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Shabbat Yom Kippur 5778

P'ninat Mishpat: New Buildings Blocking View part II

(based on ruling 71074 of the Eretz Hemdah-Gazit Rabbinical Courts)

Case: The plaintiffs (=pl) are a group of residents who built together apartment buildings in a yishuv a few years ago. Now, the board of the yishuv (=def) is in the midst of building buildings for new residents across from pl’s buildings in a manner that pl believe will significantly take away from their view (even though the new buildings are down the slope of a hillside). Pl claim that def promised, while marketing the project, that pl’s view would always be protected, which def denies. Def also argues that the purchase contract states that the contract erases any previous understanding between the sides and that pl obligated themselves not to protest further building plans. Pl also claim that def may not build because a certain planning approval (taba) was not received yet. Several months ago, pl planned to challenge municipally def’s building plans. At a meeting between the sides, an agreement was written (but not signed) stating that the wall of the new building’s roof would be no higher than the level of the garden of the lowest set of pl’s apartments. Pl claims that they were misinformed when they made that agreement and that, in any case, the rooftop solar heating apparatuses will extend beyond the aforementioned level.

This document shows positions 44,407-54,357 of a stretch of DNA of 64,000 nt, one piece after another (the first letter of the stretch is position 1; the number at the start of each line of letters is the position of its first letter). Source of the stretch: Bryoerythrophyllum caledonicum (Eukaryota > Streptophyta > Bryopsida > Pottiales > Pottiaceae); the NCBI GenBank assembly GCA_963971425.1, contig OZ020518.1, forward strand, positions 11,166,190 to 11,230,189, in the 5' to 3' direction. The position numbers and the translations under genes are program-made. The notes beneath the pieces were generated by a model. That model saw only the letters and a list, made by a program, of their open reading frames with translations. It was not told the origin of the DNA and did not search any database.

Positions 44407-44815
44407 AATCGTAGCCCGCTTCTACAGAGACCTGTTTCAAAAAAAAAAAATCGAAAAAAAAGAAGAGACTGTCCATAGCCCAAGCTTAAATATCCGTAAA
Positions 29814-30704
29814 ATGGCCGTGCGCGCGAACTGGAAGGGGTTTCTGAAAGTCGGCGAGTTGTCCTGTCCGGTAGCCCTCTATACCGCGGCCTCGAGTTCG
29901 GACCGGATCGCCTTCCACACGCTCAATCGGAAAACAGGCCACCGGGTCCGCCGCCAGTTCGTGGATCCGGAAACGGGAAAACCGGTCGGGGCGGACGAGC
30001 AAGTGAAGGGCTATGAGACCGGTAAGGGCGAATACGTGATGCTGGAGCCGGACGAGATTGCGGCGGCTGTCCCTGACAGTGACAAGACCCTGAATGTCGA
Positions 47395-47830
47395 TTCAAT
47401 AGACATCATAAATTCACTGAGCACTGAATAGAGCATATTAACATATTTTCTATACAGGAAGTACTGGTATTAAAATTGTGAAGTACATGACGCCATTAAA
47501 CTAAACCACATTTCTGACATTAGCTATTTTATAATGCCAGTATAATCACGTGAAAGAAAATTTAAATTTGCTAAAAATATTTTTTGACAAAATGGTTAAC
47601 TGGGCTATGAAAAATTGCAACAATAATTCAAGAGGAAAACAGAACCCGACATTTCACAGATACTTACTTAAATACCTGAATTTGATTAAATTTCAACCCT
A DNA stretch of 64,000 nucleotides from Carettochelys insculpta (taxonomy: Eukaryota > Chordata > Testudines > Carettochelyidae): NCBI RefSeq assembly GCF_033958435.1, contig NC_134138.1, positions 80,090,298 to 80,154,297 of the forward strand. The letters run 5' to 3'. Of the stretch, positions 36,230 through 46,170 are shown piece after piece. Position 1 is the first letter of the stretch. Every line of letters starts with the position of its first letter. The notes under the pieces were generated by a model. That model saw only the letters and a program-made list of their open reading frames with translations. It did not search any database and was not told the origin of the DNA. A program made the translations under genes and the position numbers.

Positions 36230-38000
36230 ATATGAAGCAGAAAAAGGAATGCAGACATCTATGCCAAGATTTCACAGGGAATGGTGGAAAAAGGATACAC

Ruling: We will take a look at the extent to which damaging one’s view is generally halachically significant.

The gemara (Bava Batra 7a) posits that one may build on his property even if takes away from the view of his neighbor as long as he leaves four amot (app., six feet) for space and light (see Tosafot ad loc.). The Maharalbach says that while it is forbidden to cause damage to one’s neighbor by seeing into his neighbor’s property, preventing a neighbor from enjoying a view by building in one’s own property is permitted.

While def cited the ruling of a contemporary beit din which applied these classical sources directly, we consider this a mistake. First, the law in Israel is that one may not build without a building permit, and government officials require much more than 6 ft. separation between buildings and do consider matters such as damaging someone’s view before giving a permit. The same gemara cited assumes that people have a real preference of having significant space and view in their homes, and it is the right and responsibility of a society to make rules that fit the situation of their times, as the Maharalbach himself mentions.

That being said, even after “adjusting” halacha for the increased need for air space and view, it is not accepted to prevent all compromising of a neighbor’s view. If we did so, then one who built a home before others could prevent the inhabitation of the area by others, which is certainly not what society wants, and certainly not in Eretz Yisrael.

Next time we will return to applying matters to our situation where agreements were made.

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